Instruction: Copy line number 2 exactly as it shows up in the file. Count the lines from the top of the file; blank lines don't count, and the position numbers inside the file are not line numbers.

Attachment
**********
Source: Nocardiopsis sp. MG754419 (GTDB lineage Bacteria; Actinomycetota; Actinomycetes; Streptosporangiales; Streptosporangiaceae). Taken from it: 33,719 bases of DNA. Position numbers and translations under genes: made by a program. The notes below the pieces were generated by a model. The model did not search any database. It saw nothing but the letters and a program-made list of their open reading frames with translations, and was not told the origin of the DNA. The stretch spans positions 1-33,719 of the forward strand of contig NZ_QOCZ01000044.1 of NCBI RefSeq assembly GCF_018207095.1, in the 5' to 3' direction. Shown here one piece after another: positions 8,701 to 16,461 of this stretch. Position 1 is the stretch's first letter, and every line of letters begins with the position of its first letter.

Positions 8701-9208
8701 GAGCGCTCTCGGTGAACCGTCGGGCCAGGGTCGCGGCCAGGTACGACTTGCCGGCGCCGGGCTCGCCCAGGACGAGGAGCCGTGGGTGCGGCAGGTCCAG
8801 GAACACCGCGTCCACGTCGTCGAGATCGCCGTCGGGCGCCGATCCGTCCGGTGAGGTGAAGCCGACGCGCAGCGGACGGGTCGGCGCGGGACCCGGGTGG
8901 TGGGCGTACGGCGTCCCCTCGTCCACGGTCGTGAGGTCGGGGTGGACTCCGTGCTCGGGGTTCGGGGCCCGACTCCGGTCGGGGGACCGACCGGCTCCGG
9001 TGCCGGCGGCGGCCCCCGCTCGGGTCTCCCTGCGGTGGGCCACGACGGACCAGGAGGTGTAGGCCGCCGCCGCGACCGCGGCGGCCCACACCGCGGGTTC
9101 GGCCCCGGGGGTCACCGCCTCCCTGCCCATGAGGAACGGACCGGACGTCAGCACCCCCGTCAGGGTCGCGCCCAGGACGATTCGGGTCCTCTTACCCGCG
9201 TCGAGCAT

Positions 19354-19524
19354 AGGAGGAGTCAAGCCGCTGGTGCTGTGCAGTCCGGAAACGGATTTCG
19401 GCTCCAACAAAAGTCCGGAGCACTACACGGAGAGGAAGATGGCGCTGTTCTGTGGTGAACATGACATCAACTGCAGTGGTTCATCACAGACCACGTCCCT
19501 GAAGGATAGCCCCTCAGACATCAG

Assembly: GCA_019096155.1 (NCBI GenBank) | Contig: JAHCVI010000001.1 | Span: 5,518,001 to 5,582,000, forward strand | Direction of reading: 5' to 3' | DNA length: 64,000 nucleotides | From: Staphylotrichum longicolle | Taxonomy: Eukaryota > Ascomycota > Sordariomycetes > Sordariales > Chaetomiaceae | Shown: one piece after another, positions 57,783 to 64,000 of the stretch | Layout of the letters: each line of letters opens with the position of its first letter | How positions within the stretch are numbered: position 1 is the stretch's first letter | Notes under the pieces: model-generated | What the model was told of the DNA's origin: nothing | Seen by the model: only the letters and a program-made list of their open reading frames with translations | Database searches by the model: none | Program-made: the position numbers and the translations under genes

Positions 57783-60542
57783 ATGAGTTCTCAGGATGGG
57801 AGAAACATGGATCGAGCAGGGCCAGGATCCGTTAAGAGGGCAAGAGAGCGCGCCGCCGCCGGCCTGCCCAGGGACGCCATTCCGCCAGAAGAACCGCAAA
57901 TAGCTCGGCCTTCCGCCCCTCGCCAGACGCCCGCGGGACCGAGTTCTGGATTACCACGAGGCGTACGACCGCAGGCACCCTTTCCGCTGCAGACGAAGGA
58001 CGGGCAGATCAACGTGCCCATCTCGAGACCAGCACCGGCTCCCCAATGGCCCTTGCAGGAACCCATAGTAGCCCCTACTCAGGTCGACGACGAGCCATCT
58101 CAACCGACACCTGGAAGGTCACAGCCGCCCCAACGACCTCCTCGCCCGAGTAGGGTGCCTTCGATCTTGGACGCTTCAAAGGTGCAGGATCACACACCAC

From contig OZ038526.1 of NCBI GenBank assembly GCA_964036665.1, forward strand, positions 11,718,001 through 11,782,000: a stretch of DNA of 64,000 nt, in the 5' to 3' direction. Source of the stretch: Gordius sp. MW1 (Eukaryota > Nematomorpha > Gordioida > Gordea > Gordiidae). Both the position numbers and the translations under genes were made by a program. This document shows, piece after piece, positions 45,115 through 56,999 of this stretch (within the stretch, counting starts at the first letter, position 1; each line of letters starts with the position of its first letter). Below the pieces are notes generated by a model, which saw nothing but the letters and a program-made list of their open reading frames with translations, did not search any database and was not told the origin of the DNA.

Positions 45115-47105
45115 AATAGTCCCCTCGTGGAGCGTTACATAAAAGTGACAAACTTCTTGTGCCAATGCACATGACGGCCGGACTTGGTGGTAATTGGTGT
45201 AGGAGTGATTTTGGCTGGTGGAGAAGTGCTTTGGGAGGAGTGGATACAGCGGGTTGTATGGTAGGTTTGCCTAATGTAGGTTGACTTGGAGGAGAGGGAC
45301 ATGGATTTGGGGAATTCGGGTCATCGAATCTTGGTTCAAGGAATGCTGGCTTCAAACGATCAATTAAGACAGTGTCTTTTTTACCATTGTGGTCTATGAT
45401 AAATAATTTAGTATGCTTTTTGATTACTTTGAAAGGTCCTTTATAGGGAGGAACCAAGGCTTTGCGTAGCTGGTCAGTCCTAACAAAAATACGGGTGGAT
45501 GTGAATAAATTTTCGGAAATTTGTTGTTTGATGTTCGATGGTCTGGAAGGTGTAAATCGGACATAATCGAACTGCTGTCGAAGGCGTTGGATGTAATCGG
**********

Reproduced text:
Positions 8701-9208